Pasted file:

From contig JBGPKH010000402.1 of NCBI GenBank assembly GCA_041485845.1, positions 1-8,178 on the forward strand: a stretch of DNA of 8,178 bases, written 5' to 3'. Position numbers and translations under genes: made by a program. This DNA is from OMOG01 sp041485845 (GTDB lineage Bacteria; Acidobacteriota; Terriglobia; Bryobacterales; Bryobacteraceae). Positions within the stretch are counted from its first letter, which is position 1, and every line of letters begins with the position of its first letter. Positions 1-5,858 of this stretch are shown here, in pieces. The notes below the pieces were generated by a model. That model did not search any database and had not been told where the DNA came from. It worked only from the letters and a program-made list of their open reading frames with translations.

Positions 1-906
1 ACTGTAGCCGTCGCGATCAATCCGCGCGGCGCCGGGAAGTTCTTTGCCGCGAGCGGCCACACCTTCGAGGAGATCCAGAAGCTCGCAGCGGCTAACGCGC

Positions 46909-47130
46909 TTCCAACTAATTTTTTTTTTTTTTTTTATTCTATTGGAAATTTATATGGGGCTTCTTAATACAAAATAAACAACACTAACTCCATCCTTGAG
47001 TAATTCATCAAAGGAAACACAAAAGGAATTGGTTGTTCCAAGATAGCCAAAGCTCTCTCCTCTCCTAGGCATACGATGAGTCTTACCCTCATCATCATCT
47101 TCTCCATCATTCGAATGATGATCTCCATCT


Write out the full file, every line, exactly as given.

From contig JBGPKH010000402.1 of NCBI GenBank assembly GCA_041485845.1, positions 1-8,178 on the forward strand: a stretch of DNA of 8,178 bases, written 5' to 3'. Position numbers and translations under genes: made by a program. This DNA is from OMOG01 sp041485845 (GTDB lineage Bacteria; Acidobacteriota; Terriglobia; Bryobacterales; Bryobacteraceae). Positions within the stretch are counted from its first letter, which is position 1, and every line of letters begins with the position of its first letter. Positions 1-5,858 of this stretch are shown here, in pieces. The notes below the pieces were generated by a model. That model did not search any database and had not been told where the DNA came from. It worked only from the letters and a program-made list of their open reading frames with translations.

Positions 1-906
1 ACTGTAGCCGTCGCGATCAATCCGCGCGGCGCCGGGAAGTTCTTTGCCGCGAGCGGCCACACCTTCGAGGAGATCCAGAAGCTCGCAGCGGCTAACGCGC

Positions 46909-47130
46909 TTCCAACTAATTTTTTTTTTTTTTTTTATTCTATTGGAAATTTATATGGGGCTTCTTAATACAAAATAAACAACACTAACTCCATCCTTGAG
47001 TAATTCATCAAAGGAAACACAAAAGGAATTGGTTGTTCCAAGATAGCCAAAGCTCTCTCCTCTCCTAGGCATACGATGAGTCTTACCCTCATCATCATCT
47101 TCTCCATCATTCGAATGATGATCTCCATCT